HC Deb 22 June 1954 vol 529 cc210-1
13. Sir R. Acland

asked the Secretary of State for War whether he has considered the announcement made recently in Kenya by Major-General Hinde in which he recommended a swill-tub where 100,000 Kikuyu could be put out of the way on public works projects for life; and whether this officer retains the confidence of his Department.

Mr. Head

Yes, Sir. General Hinde was expressing a personal opinion at what he believed to be a private meeting without the Press. He was stressing the military difficulties caused by the necessity of returning suspected tribesmen to the reserves, and the fact that from a military point of view some wider scheme of resettlement away from the reserves would much simplify the problem. His choice of words was unpremeditated and he was seeking a vivid metaphor. He considers that the word he used was unfortunate and misleading. I agree that this was a most unfortunate phrase. I would, however, add that I have great confidence in this officer, who is discharging heavy responsibilities at the present time.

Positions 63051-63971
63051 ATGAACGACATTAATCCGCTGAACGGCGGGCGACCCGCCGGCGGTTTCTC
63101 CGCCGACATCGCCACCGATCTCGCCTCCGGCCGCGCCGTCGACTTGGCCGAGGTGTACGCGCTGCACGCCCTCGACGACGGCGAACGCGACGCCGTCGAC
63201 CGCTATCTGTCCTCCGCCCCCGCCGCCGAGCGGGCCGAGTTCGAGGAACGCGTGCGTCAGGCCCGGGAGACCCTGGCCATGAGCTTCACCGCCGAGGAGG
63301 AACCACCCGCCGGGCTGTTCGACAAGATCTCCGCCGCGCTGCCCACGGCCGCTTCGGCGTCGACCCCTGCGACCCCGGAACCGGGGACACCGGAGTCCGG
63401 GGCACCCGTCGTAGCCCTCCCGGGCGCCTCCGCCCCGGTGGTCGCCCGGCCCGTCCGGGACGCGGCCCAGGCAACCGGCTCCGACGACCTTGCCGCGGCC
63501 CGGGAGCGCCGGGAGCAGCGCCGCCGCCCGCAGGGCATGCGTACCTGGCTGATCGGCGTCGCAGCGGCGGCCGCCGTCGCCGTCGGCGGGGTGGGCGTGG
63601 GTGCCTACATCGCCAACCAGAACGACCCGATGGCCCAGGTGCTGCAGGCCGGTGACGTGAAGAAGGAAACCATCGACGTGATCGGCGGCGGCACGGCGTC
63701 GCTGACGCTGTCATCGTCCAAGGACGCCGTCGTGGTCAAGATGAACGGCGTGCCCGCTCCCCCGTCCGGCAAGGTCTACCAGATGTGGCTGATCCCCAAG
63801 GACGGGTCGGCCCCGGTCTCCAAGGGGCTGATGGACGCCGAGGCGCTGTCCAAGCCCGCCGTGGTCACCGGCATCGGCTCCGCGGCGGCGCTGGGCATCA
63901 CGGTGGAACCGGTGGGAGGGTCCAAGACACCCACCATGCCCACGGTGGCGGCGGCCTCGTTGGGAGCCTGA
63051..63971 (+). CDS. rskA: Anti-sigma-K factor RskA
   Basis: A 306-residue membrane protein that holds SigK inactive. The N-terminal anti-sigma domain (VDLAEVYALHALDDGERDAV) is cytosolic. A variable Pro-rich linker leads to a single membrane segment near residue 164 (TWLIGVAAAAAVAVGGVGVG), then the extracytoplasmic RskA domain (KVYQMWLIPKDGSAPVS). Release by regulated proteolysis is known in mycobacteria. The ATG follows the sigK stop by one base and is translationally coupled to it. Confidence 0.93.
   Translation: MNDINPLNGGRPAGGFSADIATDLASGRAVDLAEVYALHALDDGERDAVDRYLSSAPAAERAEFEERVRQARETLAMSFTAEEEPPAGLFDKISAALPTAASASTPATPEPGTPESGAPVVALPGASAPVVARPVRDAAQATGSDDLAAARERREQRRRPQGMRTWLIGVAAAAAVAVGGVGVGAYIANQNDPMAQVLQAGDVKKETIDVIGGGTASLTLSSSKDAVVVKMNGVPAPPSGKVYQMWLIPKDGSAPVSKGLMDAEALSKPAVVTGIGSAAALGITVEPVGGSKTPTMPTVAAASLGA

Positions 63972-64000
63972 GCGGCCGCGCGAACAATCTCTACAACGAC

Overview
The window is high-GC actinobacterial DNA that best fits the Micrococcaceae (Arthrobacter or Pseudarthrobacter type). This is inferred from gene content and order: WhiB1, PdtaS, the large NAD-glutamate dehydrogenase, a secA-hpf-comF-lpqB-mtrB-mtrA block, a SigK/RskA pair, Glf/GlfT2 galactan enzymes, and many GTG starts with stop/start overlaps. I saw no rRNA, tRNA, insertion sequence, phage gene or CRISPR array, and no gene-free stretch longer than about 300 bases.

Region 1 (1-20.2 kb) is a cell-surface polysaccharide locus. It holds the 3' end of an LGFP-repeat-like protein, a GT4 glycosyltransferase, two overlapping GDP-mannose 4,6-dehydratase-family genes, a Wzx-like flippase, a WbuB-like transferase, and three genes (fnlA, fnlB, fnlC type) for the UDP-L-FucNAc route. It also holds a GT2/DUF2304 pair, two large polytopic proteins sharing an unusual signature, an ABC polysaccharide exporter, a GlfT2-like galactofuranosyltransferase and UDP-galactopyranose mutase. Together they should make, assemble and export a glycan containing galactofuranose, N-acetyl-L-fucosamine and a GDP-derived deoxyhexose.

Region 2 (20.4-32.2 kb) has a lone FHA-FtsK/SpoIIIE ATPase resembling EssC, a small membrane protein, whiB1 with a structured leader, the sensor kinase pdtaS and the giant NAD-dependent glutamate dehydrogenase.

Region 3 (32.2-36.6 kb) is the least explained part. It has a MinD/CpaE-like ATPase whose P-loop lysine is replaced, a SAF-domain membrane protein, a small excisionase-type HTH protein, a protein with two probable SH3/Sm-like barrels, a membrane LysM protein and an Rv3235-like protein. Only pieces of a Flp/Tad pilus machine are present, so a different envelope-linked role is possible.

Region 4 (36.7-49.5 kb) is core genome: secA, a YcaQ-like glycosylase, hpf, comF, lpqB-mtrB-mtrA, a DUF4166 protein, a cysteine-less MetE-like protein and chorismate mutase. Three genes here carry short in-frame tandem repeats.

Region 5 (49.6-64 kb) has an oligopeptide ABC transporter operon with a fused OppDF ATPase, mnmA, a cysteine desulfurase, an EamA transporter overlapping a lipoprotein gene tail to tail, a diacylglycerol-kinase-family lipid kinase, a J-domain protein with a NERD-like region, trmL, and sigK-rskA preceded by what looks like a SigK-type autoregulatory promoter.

Sir R. Acland

Whilst appreciating that it may have been unfortunate if the officer thought that that statement was private and it turned out not to be so, may I ask whether it is not a fact that from time to time a single phrase reveals the state of mind of the individual concerned? Does not this case indicate that the man using this phrase really ought to be brought home for duties in a place where Service men would understand if he suggested that a man should go to the swill-tub? Does not this indicate that he is not fit for work in Kenya?

Mr. Head

If everybody was sacked for using an unfortunate phrase there would be a lot of bye-elections.

Mr. Ellis Smith

That was a damp squib.